There are many books that argue their ability to predict the markets and give you some kind of formula for successful investing and making buttloads of money. None of them work, unless you count a book like Benjamin Graham’s – but no one listens. The 100 Best Stocks You can Buy is a series that has been running quite successfully for many years now. Each year the book is released highlighting their viewers for the 100 best stocks to buy.
The 100 Best Stocks You Can Buy is a very simple and easy to read book. The first 59 pages of this years edition address some news reflecting last years markets – Report Card: Recapping our 2011 Picks, some strategy – Sustainable Investing and some commentary on the basics of investing in stocks – Strategic Fundamentals. The rest of the book is dedicated to each of the 100 individual stocks recommended.
One thing we have to keep in mind is these books are written well before we get into the 2012 financial year and were actually released before 2012 so some of the information is heavily outdated, but most is relevant. The book seeks to be a basic guide on the types of blue chip and value stocks that make up the S&P500 as well as the NASDAQ. There are not too many exotic or high growth examples in the book aside from the ones we all know and hear on CNBC which are hardly value anymore.
Aside from some outdated information the bulk of the information is great for a beginning investor because it lacks all of the hype and emotion that is apparent on investing television and most commentary websites. Instead you are laid out the facts for the company, some reasons to be bullish (buy) and some reasons to be bearish (sell). All of these are fundamental,making it much easier for beginning investors.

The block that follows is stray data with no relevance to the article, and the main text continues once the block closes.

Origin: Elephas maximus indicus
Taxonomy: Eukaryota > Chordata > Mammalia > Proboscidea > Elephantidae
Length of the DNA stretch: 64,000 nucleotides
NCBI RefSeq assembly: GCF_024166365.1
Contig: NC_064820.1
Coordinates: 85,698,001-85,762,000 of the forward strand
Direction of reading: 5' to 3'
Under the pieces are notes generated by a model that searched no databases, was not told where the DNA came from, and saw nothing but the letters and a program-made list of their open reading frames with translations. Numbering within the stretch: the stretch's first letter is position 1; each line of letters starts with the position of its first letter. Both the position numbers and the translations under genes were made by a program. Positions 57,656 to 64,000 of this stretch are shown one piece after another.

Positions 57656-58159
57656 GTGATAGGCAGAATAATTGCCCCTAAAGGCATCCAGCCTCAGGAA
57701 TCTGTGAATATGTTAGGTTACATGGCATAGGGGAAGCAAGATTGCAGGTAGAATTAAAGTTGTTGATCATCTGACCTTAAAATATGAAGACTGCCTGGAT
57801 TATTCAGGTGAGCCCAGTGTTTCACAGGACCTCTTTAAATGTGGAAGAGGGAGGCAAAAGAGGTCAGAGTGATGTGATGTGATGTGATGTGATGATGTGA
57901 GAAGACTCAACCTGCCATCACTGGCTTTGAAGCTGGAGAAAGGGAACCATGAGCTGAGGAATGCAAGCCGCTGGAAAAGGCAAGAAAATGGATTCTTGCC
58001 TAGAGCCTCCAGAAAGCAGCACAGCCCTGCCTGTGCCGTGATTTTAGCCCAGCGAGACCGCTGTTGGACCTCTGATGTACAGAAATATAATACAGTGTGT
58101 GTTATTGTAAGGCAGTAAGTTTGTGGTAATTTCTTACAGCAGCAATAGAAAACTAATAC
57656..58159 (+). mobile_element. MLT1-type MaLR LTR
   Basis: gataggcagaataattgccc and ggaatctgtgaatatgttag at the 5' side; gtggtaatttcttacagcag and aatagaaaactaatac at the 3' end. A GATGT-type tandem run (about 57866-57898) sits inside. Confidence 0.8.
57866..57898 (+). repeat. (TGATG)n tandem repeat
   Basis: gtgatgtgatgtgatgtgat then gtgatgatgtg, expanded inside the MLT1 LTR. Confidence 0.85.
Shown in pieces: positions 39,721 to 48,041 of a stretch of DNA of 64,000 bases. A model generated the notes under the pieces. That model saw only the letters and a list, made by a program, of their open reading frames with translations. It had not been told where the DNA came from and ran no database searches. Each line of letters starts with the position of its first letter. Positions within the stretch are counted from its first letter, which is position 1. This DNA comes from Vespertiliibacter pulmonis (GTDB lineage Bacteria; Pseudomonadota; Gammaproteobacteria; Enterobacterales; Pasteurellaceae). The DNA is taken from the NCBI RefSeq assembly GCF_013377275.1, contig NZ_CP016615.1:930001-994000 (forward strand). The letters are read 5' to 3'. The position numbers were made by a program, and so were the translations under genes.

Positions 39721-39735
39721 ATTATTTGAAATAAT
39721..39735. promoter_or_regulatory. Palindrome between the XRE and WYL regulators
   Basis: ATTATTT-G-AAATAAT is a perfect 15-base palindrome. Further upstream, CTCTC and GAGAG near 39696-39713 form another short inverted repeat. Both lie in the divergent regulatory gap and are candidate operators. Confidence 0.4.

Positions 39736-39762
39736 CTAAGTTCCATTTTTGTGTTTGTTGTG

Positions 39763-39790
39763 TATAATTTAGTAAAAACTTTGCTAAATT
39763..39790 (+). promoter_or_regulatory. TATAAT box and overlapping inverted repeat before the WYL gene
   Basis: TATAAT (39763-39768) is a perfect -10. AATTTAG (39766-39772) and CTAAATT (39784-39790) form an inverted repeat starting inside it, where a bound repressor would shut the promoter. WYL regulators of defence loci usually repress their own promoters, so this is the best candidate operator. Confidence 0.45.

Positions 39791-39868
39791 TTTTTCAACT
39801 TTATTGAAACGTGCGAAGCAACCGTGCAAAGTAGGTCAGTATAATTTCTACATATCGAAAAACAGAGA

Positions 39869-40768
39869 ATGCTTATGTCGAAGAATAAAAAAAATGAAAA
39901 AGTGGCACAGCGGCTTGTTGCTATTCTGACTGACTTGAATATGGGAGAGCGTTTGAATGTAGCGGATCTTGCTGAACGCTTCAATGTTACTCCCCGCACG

Another thing I especially enjoyed about this book is I was able to find some gems I had never heard of or thought about investing even though they are in the S&P500. The guide is very handy when you are without a compute for a time and would like some reading on investments.
Some investors will raise their eyebrows at some of the picks made. Some of these stocks as talked about before are hardly buys – they are actually stocks that have had a huge run and are now more expensive than they were before. They are growth stocks that have already accelerated their growth and the growth is factored into the price or their price to earnings ratio P/E is just far too high to consider touching.
Finally, the 2012 version of this book has not changed much from the 2011 version and even the 2010 book. Some reports are almost word for word the same. Other recommendations that have clearly changed way, are still in the book. Needless to say if you have the 2011 version you probably do not need this one.
A fun experiment would be to buy the current edition as well as some of the previous years for reference. Compare the prices, P/E ratios, dividend payouts and what the authors viewed as a buy and sell. This can give you an idea of trends and how investors pick stocks. With the 2012 edition being only $11 and the previous editions all available for less than $10 and some for $2-3 this is an experiment worth checking out.
I like the book for what it pro ports to accomplish and the audience it targets. It covers the bare essentials of investing and features information that may be out of date or available online for free. I think it is a great text though to have if you are away from a computer for an extended period and would like a reference to learn more about stocks.
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